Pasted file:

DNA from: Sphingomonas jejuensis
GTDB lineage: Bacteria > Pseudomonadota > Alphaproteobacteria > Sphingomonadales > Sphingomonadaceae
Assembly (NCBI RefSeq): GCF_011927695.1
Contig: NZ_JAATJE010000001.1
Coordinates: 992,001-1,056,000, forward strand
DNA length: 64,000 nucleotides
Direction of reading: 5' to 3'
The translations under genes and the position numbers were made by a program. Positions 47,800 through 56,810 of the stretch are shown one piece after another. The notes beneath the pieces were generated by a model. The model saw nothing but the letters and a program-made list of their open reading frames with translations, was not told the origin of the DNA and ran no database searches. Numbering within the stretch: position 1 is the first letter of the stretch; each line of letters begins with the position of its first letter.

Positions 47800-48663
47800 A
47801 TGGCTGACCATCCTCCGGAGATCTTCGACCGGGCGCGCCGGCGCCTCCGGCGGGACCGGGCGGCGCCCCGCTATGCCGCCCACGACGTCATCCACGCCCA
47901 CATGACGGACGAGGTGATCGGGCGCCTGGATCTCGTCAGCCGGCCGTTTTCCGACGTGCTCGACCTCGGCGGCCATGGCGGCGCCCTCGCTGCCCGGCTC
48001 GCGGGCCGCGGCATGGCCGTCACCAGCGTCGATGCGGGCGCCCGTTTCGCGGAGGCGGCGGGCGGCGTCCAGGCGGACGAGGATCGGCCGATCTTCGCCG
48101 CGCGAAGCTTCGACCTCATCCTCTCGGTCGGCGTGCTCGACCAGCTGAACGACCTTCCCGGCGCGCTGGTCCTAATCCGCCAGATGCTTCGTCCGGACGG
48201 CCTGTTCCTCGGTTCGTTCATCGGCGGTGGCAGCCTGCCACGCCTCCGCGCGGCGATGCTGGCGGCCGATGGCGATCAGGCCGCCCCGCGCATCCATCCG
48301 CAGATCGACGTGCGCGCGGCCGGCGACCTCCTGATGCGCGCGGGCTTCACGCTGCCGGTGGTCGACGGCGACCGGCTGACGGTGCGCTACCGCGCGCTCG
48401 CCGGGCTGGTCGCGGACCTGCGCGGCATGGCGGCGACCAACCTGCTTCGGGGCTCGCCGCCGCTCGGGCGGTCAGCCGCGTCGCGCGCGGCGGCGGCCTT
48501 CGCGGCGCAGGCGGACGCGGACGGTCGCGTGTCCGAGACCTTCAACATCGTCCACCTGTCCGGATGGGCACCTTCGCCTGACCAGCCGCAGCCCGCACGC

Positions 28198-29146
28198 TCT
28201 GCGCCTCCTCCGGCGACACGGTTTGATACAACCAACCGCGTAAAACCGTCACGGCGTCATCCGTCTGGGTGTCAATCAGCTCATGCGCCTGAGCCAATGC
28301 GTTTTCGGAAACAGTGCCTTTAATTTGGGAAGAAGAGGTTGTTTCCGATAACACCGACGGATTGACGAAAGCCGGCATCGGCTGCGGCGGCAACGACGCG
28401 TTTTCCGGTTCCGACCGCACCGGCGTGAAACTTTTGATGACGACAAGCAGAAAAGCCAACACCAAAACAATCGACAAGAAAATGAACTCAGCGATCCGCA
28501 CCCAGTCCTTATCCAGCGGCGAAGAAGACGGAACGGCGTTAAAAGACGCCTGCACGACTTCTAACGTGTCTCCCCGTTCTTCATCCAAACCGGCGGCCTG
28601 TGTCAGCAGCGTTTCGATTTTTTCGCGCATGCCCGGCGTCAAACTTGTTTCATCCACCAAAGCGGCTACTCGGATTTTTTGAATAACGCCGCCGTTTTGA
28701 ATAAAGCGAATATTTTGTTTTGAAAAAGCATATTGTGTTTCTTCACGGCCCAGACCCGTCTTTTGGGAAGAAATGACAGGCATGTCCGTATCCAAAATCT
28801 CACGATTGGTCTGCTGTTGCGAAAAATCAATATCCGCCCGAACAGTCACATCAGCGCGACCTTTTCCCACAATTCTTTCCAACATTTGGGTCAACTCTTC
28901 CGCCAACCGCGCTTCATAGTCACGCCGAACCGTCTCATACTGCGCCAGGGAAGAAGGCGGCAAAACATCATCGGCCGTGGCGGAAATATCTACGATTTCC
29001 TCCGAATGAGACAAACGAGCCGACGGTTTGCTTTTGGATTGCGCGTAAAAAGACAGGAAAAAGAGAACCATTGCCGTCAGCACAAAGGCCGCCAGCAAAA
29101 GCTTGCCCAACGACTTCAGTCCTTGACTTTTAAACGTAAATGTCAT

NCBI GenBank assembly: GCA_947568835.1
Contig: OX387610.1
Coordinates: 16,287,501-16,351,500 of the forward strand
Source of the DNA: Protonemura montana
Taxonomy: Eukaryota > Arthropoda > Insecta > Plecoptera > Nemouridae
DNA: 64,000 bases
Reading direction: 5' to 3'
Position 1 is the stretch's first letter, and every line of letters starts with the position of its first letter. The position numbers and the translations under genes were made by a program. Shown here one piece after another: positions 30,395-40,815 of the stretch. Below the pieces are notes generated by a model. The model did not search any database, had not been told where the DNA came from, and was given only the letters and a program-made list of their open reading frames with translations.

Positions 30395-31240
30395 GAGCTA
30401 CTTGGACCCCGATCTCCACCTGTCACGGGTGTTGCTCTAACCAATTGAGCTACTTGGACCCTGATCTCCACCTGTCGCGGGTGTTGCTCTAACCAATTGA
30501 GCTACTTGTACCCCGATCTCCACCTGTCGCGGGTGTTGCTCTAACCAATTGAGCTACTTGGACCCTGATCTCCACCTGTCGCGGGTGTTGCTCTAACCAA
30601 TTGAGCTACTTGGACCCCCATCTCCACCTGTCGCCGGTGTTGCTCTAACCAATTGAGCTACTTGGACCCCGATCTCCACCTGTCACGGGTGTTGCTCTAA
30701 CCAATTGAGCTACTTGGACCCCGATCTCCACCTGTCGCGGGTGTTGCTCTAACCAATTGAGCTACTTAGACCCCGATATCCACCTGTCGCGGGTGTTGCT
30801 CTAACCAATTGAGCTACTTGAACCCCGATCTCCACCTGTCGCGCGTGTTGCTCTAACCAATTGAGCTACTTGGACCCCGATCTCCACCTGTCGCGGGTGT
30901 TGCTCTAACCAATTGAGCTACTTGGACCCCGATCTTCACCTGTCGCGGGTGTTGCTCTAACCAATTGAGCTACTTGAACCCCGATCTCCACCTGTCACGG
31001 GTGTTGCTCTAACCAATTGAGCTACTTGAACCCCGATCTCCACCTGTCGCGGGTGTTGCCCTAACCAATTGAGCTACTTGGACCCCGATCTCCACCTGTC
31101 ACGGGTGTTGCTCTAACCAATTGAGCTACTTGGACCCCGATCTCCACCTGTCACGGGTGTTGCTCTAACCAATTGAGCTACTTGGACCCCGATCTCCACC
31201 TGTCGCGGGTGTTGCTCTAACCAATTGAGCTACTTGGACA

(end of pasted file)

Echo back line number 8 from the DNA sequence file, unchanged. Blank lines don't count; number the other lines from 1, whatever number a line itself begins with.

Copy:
The translations under genes and the position numbers were made by a program. Positions 47,800 through 56,810 of the stretch are shown one piece after another. The notes beneath the pieces were generated by a model. The model saw nothing but the letters and a program-made list of their open reading frames with translations, was not told the origin of the DNA and ran no database searches. Numbering within the stretch: position 1 is the first letter of the stretch; each line of letters begins with the position of its first letter.